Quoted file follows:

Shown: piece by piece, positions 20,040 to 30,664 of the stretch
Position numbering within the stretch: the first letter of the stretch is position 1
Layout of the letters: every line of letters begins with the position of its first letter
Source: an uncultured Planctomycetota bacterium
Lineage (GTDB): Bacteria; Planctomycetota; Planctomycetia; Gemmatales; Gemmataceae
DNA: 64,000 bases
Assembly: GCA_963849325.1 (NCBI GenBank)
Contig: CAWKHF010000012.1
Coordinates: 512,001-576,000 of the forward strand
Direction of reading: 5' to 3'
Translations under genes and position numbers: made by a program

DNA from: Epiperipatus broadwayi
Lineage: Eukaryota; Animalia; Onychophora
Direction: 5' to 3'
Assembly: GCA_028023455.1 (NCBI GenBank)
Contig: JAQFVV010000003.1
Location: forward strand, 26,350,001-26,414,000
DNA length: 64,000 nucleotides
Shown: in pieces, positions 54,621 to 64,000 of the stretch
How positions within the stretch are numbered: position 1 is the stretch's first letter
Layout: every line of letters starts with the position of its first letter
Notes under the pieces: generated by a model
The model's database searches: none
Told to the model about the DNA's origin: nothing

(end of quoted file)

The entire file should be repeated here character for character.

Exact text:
Shown: piece by piece, positions 20,040 to 30,664 of the stretch
Position numbering within the stretch: the first letter of the stretch is position 1
Layout of the letters: every line of letters begins with the position of its first letter
Source: an uncultured Planctomycetota bacterium
Lineage (GTDB): Bacteria; Planctomycetota; Planctomycetia; Gemmatales; Gemmataceae
DNA: 64,000 bases
Assembly: GCA_963849325.1 (NCBI GenBank)
Contig: CAWKHF010000012.1
Coordinates: 512,001-576,000 of the forward strand
Direction of reading: 5' to 3'
Translations under genes and position numbers: made by a program

DNA from: Epiperipatus broadwayi
Lineage: Eukaryota; Animalia; Onychophora
Direction: 5' to 3'
Assembly: GCA_028023455.1 (NCBI GenBank)
Contig: JAQFVV010000003.1
Location: forward strand, 26,350,001-26,414,000
DNA length: 64,000 nucleotides
Shown: in pieces, positions 54,621 to 64,000 of the stretch
How positions within the stretch are numbered: position 1 is the stretch's first letter
Layout: every line of letters starts with the position of its first letter
Notes under the pieces: generated by a model
The model's database searches: none
Told to the model about the DNA's origin: nothing